“The crane was shifting the pot of metal when the steel chain broke and five tons of the liquid fell over A____, who was standing almost under the crane.”
But please, tell me how a broken iPhone screen is enough to make one’s life practically unbearable.
My brother also found our great-grandfather’s grave. But the number of children’s graves nearby shocked him. Children who were four-years-old, two-years-old — little ones who died of disease since there were no vaccines and medical care was poor.
But tell me again about the perils of the dying phone battery.
The 18th century statesman and philosopher Edmund Burke wrote: “In history, a great volume is unrolled for our instruction, drawing the materials of future wisdom from the past errors and infirmities of mankind.” I don’t teach, so I don’t know what kind of history curriculum the millennial generation received. But whatever it was, it wasn’t enough to provide them with “future wisdom.” It’s no wonder that this crop of young adults think that theirs is the most stressful generation ever, and that they just can’t even.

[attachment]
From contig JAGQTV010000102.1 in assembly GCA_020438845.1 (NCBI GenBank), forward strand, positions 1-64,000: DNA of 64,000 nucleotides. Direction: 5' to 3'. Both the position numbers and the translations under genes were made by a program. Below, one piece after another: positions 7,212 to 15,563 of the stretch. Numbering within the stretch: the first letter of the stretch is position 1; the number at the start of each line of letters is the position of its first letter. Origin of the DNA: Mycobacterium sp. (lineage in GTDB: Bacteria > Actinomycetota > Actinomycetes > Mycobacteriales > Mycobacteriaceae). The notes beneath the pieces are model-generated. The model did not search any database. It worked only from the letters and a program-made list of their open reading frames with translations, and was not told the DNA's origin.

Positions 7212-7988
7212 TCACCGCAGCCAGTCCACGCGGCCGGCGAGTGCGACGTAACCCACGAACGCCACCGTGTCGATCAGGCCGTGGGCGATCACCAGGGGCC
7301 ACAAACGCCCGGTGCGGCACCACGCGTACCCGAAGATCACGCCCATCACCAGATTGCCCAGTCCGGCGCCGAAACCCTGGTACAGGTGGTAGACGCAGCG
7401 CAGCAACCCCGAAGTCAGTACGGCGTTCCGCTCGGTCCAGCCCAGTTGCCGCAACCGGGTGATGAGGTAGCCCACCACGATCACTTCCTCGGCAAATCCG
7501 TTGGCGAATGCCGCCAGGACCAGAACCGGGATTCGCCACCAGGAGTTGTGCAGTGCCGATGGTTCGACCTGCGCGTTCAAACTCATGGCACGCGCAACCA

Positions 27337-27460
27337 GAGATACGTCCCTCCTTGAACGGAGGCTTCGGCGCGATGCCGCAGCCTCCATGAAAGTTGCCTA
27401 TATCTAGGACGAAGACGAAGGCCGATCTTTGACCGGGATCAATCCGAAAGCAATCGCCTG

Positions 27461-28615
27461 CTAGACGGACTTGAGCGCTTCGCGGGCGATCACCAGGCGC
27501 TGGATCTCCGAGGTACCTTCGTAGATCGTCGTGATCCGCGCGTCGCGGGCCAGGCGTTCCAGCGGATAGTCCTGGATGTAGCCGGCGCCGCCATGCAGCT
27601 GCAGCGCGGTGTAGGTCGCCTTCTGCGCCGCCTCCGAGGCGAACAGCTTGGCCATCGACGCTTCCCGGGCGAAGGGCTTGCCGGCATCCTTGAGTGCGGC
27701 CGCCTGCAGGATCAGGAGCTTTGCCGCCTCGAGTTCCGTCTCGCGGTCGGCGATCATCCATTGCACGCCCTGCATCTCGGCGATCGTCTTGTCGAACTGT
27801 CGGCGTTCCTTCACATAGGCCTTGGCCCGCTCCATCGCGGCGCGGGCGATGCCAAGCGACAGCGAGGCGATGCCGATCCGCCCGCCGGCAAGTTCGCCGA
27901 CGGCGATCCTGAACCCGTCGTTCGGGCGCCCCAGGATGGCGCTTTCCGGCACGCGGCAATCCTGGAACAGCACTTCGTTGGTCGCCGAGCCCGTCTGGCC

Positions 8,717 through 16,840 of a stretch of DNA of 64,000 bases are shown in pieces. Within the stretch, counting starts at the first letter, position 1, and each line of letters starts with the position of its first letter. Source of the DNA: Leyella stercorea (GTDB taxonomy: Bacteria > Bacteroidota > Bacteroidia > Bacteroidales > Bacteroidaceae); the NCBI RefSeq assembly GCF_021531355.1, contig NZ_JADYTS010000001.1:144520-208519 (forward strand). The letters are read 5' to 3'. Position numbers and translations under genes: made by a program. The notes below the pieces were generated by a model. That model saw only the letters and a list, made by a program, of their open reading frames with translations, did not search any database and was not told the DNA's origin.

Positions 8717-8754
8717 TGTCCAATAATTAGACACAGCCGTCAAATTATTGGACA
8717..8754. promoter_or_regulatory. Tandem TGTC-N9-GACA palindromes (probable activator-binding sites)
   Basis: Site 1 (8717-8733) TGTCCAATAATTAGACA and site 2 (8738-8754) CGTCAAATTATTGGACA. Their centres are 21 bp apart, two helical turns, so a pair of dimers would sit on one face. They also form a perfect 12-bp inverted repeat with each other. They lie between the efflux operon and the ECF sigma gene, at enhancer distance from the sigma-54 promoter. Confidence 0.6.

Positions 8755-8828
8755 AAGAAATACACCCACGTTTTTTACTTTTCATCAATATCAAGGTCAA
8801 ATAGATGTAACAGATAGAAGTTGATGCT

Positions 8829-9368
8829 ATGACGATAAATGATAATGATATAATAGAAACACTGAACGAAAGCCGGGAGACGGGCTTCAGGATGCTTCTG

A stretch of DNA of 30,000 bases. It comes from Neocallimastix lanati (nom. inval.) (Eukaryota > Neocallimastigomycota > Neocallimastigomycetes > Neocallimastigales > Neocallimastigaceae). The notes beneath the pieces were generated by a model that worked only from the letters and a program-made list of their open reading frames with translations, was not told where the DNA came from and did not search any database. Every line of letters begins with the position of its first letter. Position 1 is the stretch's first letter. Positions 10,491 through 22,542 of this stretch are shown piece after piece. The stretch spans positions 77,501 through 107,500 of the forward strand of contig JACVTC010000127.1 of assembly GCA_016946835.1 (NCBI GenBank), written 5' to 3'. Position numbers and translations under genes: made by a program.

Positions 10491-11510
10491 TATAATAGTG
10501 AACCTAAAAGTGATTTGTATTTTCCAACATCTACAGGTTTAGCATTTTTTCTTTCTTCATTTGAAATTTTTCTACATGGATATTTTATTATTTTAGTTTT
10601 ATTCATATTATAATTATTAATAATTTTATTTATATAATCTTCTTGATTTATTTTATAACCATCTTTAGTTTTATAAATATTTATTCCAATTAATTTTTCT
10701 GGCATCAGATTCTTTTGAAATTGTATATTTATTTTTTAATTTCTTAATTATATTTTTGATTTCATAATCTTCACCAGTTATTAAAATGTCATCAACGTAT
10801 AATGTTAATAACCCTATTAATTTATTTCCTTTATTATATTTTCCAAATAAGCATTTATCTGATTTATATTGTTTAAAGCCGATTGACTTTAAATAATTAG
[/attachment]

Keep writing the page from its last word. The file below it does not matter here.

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Kim is a pint-sized patriot who packs some big contradictions. She is a Baby Boomer who never became a hippie, an active Republican who first registered as a Democrat (okay, it was to help a sorority sister's father in his run for sheriff), and a devout Lutheran who practices yoga. Growing up in small-town Indiana, now living in the Kansas City metro, Kim is a conservative Midwestern gal whose heart is also in the Seattle area, where her eldest daughter, son-in-law, and grandson live. Kim is a working speech pathologist who left school system employment behind to subcontract to an agency, and has never looked back. She describes her conservatism as falling in the mold of Russell Kirk's Ten Conservative Principles. Don't know what they are? Google them!